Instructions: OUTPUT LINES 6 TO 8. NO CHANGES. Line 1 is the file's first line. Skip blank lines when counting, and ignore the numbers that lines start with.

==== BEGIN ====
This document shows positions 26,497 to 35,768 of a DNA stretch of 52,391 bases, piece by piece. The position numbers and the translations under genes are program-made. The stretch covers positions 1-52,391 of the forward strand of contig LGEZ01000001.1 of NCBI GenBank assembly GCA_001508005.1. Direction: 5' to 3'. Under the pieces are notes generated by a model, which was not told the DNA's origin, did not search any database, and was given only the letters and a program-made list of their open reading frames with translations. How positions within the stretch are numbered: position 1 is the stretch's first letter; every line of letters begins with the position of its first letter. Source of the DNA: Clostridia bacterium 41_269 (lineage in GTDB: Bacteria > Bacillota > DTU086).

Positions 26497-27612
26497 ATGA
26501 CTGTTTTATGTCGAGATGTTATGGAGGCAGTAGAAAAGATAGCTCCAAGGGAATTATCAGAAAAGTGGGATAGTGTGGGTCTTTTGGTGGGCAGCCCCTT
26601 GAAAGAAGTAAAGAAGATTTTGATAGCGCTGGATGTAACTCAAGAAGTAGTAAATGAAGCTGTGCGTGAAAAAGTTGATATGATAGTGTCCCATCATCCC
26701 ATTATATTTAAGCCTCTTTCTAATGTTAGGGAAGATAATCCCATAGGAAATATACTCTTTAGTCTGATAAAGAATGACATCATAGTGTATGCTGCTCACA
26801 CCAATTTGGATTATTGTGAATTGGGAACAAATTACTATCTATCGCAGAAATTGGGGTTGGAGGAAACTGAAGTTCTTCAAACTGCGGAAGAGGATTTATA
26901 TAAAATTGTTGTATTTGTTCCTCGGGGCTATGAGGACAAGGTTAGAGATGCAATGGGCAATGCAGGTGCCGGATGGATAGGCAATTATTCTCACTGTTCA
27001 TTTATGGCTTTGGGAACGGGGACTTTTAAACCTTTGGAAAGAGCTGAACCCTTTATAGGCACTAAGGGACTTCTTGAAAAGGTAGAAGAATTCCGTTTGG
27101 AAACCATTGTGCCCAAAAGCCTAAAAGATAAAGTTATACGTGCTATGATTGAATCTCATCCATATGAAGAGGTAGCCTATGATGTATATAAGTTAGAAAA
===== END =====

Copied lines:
26701 ATTATATTTAAGCCTCTTTCTAATGTTAGGGAAGATAATCCCATAGGAAATATACTCTTTAGTCTGATAAAGAATGACATCATAGTGTATGCTGCTCACA
26801 CCAATTTGGATTATTGTGAATTGGGAACAAATTACTATCTATCGCAGAAATTGGGGTTGGAGGAAACTGAAGTTCTTCAAACTGCGGAAGAGGATTTATA
26901 TAAAATTGTTGTATTTGTTCCTCGGGGCTATGAGGACAAGGTTAGAGATGCAATGGGCAATGCAGGTGCCGGATGGATAGGCAATTATTCTCACTGTTCA